British Empire Books


The Leisure of an Egyptian Official


TypeNon-Fiction
AuthorLord Edward Cecil
Originally Published1921
This publisherParkway
This Edition1996
ISBN No.1-898259-25-9



This book provides an amusing series of anecdotes from one of the most important imperial officials of the early twentieth century. The son of a foreign and prime minister, Lord Edward Cecil was very much the product of the establishment. This book provides an interesting angle into the views and duties of an official in his private and public life. This book is a private collection and collation of letters and papers. However, it was very much compiled with a view to entertainment rather than as a serious historical tract.

Set in Egypt, the book is divided into a series of unrelated, but enlightening, personal papers. The first, and longest, section deals is titled My Daily Life and is basically a humorous look at a day in his life. It is revealing in showing the nature of the Egyptian and British relationship in the pre-Great war period. The fiction was that this was a partnership, the reality was that the British government was very much in control of all areas of Egyptian society. One interesting illustration of this fact is when Lord Cecil talks about a Finance Committee that he has to be present at. The Egyptian Prime Minister and his colleagues are all talking about a new location in which to have their meetings. However, after a lengthy discussion, ultimately they all defer to the Crown's representative: Lord Cecil. It's snapshots like this that prove the value of a book like this.

My Daily Life also sheds much light on the social aspects of official life. Luncheons, dinners, parties and sport were all major preoccupations of the soldiers, officials and families in not only bonding together but also in staying aloof and apart from local society. Name-dropping, title-spotting and social positioning were all part of the day to day life of the socially ambitious imperialist (or more often than not his wife). Lord Cecil amuses us with stories of dinner parties, clubs, golf in the desert and the importance of good servants. All invaluable contemporary social commentary for the historian.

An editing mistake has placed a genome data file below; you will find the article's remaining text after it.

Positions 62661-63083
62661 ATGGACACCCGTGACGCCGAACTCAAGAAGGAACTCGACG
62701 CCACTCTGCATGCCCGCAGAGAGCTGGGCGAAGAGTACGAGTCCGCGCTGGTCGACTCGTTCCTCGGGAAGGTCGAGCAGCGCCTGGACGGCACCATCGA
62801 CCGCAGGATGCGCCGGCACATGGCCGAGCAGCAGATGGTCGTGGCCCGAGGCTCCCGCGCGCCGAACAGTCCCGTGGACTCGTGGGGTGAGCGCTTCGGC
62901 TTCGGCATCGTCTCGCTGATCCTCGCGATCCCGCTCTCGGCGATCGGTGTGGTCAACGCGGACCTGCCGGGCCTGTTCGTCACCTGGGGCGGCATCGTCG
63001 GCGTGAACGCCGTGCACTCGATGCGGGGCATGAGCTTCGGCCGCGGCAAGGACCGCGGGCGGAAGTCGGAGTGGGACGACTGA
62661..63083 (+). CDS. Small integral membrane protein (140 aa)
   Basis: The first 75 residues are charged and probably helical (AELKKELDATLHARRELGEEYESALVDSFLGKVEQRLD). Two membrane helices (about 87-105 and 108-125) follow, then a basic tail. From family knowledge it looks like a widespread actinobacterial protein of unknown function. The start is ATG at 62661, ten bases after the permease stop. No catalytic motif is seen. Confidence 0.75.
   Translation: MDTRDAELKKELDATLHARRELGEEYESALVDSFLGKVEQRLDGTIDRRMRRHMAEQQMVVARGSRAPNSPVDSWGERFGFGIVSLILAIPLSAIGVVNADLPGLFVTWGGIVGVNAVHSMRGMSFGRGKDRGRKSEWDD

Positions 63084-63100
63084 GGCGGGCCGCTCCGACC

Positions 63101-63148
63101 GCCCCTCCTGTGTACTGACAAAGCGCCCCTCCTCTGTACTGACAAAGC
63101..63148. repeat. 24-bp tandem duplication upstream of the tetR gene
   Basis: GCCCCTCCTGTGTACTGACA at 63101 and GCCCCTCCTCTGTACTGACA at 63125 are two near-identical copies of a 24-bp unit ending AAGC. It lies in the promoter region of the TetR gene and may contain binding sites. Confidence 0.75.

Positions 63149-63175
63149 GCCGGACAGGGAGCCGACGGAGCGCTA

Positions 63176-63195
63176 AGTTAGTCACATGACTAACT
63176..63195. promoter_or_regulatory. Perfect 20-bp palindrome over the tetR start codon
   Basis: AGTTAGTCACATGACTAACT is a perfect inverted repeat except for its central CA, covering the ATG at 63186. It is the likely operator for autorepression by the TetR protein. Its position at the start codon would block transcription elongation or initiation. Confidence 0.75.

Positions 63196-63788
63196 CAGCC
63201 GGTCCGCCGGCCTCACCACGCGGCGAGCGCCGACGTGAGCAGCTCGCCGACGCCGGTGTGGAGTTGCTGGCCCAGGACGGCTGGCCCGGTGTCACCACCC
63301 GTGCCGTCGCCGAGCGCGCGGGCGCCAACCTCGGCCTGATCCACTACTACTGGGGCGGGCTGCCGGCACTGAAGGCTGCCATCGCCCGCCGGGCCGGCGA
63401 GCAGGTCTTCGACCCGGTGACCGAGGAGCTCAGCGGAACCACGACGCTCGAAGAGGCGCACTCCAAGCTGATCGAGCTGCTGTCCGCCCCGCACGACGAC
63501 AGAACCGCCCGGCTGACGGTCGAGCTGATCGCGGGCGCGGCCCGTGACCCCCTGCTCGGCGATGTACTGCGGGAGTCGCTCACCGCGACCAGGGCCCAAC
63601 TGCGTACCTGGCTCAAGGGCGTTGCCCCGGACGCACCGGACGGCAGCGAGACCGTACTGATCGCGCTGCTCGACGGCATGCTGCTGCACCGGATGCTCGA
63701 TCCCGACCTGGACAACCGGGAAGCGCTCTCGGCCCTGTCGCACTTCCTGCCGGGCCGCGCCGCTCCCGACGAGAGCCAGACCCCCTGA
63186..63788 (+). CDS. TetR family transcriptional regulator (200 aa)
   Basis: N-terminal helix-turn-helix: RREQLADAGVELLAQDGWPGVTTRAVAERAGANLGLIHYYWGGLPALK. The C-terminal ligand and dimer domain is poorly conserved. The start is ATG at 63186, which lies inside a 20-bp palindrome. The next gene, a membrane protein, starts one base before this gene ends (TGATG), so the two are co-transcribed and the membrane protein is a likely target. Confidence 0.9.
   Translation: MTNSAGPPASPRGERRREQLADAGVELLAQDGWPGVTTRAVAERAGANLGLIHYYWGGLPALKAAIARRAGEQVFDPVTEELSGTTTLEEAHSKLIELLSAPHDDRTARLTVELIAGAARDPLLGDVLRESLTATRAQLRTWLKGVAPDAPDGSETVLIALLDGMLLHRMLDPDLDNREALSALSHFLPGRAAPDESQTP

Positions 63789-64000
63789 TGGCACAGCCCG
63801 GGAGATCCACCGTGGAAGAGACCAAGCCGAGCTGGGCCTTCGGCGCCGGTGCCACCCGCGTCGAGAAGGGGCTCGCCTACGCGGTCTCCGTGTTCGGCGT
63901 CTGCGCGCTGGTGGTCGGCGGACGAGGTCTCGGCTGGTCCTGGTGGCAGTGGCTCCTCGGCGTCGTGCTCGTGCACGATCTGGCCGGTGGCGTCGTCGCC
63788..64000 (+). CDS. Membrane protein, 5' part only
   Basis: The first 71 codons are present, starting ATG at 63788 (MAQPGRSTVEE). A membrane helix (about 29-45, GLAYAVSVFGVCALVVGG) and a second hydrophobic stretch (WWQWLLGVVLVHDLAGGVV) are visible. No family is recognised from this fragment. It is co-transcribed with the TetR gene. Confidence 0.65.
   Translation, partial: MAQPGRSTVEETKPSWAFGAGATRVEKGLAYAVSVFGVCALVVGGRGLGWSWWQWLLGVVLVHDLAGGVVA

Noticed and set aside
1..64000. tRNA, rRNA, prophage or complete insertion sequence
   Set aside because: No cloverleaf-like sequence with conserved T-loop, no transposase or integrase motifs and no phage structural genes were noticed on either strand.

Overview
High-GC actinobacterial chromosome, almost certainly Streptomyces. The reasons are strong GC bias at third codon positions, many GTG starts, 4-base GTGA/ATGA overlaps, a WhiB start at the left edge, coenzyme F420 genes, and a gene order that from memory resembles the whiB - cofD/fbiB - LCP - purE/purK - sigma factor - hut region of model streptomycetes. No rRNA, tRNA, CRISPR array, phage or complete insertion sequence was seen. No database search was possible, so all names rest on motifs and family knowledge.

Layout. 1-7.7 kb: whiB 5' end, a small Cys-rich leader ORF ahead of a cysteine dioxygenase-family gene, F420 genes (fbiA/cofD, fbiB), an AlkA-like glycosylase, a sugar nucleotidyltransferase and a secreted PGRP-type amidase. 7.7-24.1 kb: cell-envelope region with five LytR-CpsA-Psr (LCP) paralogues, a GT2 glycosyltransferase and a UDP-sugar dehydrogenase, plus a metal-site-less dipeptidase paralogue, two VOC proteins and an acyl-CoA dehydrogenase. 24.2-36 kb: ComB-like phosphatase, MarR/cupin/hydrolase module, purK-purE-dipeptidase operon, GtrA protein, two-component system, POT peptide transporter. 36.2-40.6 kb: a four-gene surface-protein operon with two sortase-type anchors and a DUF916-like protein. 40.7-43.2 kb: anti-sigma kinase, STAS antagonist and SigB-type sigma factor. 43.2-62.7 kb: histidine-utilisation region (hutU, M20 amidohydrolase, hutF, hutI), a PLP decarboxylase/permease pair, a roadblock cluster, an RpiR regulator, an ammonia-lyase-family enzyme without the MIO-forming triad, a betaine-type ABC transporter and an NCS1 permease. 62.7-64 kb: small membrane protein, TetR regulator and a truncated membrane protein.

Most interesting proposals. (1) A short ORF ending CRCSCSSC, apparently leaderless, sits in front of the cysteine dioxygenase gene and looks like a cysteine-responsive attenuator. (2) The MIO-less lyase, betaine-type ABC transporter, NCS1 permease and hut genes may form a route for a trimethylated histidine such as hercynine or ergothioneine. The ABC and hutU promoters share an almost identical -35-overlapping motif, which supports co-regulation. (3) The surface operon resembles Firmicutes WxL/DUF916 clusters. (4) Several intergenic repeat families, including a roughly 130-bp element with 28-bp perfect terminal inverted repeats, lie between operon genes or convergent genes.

One chapter is devoted to his opinions of Lord Kitchener. This brief chapter is a powerful reminder of the power of patronage and the importance of birth for the ruling classes. Lord Kitchener recruited the young Edward Cecil as an Aide-Du-Comp in the early stages of the Sudan campaign. Not because of any brilliance of character so much as Kitchener needed the political support of Cecil's father the Prime Minister. Cecil's character sketch of Kitchener illustrates much of the flawed genius who would become notorious with his performance in The Great War. A stickler for detail, but cold, aloof and insensitive to the feelings of people around him. These would all prove to be deadly traits that many a Great War soldier would concur with.

Returning to the lighter side, a chapter entitled A Day on the Suez Canal gives an account of a controlled explosion that was to take place to extend some of the canal. More witty than revealing - it does still give some hindsight into Anglo-French relations in 1905. These are the days just after the Entente Cordiale. The French are still largely in financial control ofthe Suez canal but, reluctantly, they have to rely on the British for the administration around the canal zone. This chapter illustrates some of the differences that come between the two organisations but how they ultimately succeed together.

The chapter An Official Correspondence is brief enough and witty enough to reproduce in its entirety.

The final section of the book is entitled Going on Leave and is all about his trials and tribulations of travelling back to Britain for his annual leave. It shows us that the Shipping lines of the day were as important as the airlines of these days. Lord Cecil reveals how much of a bore everything is, even when you travel first class. His disdain reveals that he is only doing these things out of a greater obligation to Britain and its Empire. He is an unashamed imperialist who neatly lets us see his views in a slip of the pen talking about Egypt not being full of grateful people being governed by future pro-consuls as if any one ever did like being governed. This one phrase could let our Lord Cecil sleep easily at night, disenfranchise the entire local populace and rationalise the whole Imperial system as a necessary evil that civilises the world. It is for these unintended anecdotes that any historian would do well to read this volume.


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